Sun, 25 July 2021

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Sadiq Khan joins Jewish Labour Movement as he says party has been 'far too slow' to tackle anti-semitism

Sadiq Khan joins Jewish Labour Movement as he says party has been 'far too slow' to tackle anti-semitism
3 min read

Sadiq Khan has joined the Jewish Labour Movement in a bid to show "support and appreciation" for Jewish people amid Labour's ongoing anti-semitism controversy.

The mayor of London said he was "proud" to join former prime minister Gordon Brown in becoming an affiliated member of the organisation, which has been sharply critical of the party's efforts to combat anti-Jewish abuse.

Last month JLM - which has been formally affiliated to Labour since 1920 - passed a motion branding Jeremy Corbyn "unfit to be Prime Minister" over his handling of the anti-semitism crisis.

Mr Khan said: "I know it’s been an extremely difficult time for members of the Jewish Labour Movement.

"Like me, the vast majority of those within the party are devastated by how let down the Jewish community and Jewish Labour members are feeling.

“That’s why it’s so important that we come together across the Labour movement to do whatever we can to make Jewish people feel at home in our party once again."

The motion passed by the JLM last month said Labour bosses had "fundamentally failed to address anti-semitism" in the party and accused officials of "continuing to provoke" the body.

In his message of support for the group, Mr Khan said: "There’s no question, in my mind, that the Labour party has been far too slow at stamping out appalling anti-semitism by some party members and supporters."

And he added: "Standing in solidarity when any community is attacked or oppressed goes to the very core of Labour values.

“Now is the time for the hundreds of thousands of decent Labour members to be true to these values by demonstrating our support and appreciation for our Jewish Labour colleagues and the whole Jewish community. “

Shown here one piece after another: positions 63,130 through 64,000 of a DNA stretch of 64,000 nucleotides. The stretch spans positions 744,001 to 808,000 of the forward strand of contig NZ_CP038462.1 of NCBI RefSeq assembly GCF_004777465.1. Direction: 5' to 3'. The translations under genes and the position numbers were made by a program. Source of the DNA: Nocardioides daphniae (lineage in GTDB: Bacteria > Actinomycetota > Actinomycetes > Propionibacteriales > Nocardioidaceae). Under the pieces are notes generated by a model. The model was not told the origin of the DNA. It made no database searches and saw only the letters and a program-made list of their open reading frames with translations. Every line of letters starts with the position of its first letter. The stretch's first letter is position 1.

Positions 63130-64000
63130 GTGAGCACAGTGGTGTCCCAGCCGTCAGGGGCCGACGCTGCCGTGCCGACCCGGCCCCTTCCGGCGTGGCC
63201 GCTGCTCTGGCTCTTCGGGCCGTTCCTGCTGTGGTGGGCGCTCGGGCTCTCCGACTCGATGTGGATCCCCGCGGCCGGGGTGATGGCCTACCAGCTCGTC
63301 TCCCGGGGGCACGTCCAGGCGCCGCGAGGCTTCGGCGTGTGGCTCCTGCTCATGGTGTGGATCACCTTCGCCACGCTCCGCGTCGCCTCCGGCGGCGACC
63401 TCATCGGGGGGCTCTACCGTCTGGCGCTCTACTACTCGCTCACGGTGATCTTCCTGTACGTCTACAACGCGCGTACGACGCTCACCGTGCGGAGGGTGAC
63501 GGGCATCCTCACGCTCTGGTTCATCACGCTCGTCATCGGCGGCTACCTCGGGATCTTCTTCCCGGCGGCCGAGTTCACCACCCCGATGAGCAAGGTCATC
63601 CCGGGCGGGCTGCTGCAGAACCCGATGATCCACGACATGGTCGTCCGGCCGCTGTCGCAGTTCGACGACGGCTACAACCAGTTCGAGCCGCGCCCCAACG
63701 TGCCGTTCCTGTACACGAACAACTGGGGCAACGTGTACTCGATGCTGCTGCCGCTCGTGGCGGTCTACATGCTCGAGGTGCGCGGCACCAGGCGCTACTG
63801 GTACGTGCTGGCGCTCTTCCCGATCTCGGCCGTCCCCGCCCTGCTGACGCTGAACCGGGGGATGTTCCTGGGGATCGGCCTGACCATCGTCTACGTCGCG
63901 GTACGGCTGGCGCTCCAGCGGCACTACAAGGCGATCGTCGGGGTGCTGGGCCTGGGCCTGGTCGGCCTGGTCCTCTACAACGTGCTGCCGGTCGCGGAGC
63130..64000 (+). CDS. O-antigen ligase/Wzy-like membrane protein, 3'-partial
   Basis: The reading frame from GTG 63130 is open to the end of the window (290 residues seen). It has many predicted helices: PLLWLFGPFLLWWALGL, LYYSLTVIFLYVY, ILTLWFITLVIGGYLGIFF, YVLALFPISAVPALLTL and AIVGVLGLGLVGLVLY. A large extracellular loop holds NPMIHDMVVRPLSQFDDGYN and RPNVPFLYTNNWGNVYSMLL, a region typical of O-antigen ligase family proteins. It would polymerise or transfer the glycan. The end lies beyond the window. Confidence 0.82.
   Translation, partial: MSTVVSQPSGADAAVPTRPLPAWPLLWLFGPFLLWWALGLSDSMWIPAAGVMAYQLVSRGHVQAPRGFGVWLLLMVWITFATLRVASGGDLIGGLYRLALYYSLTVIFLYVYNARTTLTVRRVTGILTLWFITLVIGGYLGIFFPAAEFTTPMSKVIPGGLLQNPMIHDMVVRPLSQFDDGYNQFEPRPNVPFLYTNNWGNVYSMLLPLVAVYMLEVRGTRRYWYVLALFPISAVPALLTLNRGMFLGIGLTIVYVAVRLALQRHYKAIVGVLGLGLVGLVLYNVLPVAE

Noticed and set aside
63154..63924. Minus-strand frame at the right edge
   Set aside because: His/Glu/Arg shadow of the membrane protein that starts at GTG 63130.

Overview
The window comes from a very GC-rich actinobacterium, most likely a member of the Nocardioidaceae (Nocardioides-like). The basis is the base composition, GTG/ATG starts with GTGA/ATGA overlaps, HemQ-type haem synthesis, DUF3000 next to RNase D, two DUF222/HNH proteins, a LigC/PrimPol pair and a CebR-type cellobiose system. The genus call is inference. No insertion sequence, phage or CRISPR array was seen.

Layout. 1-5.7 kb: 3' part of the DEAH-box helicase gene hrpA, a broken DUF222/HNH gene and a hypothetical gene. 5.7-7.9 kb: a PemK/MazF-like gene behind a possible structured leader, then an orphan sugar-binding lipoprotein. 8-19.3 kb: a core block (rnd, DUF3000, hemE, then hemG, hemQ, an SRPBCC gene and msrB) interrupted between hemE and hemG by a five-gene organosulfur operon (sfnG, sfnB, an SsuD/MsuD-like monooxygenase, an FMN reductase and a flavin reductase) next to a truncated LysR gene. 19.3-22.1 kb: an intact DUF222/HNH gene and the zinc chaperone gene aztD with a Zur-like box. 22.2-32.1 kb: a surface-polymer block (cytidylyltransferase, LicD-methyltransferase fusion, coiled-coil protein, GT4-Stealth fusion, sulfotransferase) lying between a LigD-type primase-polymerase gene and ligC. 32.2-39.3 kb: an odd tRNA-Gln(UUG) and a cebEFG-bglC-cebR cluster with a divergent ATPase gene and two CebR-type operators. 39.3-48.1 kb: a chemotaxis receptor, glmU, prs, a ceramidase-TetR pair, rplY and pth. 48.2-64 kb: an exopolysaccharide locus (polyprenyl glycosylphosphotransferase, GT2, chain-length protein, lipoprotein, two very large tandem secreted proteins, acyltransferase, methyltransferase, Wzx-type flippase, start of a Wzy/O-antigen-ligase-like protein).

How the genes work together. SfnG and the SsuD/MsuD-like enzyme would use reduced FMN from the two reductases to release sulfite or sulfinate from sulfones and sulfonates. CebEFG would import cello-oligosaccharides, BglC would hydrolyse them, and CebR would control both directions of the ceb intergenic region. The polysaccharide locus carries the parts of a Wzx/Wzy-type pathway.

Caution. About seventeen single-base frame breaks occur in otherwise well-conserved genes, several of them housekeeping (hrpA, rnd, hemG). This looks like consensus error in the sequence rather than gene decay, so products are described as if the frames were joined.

Earlier this month, Mr Brown released his own video message saying he had joined JLM because Labour had "let the Jewish community down".

He said the party had allowed "legitimate criticism of the current Israeli government to act as a cover for the demonisation of the entire Jewish people".


At the weekend, a recording of Mr Corbyn emerged in which he acknowledged his own concerns that evidence of anti-semitism in the Labour party had been "mislaid, ignored or not used".

The Labour leader had met MP Margaret Hodge to explain the appointment of former justice secretary Lord Falconer to review the party’s complaints process following an outcry.

He told her: "The point of him [Falconer] is that he will look at the speed of dealing with cases, the administration of them and the collation of the evidence before it is put before appropriate panels and things.

“Because I was concerned that evidence was either being mislaid, ignored or not used and that there had to be some better system."

A Labour spokesperson said: "This shows Jeremy Corbyn’s desire to make procedures as robust and efficient as possible and to rebuild trust with the Jewish community."


Meanwhile, Mr Corbyn held talks on Sunday with Democratic US House speaker Nancy Pelosi that included the issue of anti-semitism.

She tweeted: "Pleased to have had a candid discussion with Jeremy Corbyn today about the direction of Brexit, Northern Ireland, NATO, acting boldly on climate, protecting human rights, and the necessity of forcefully confronting anti-Semitism & Islamophobia."

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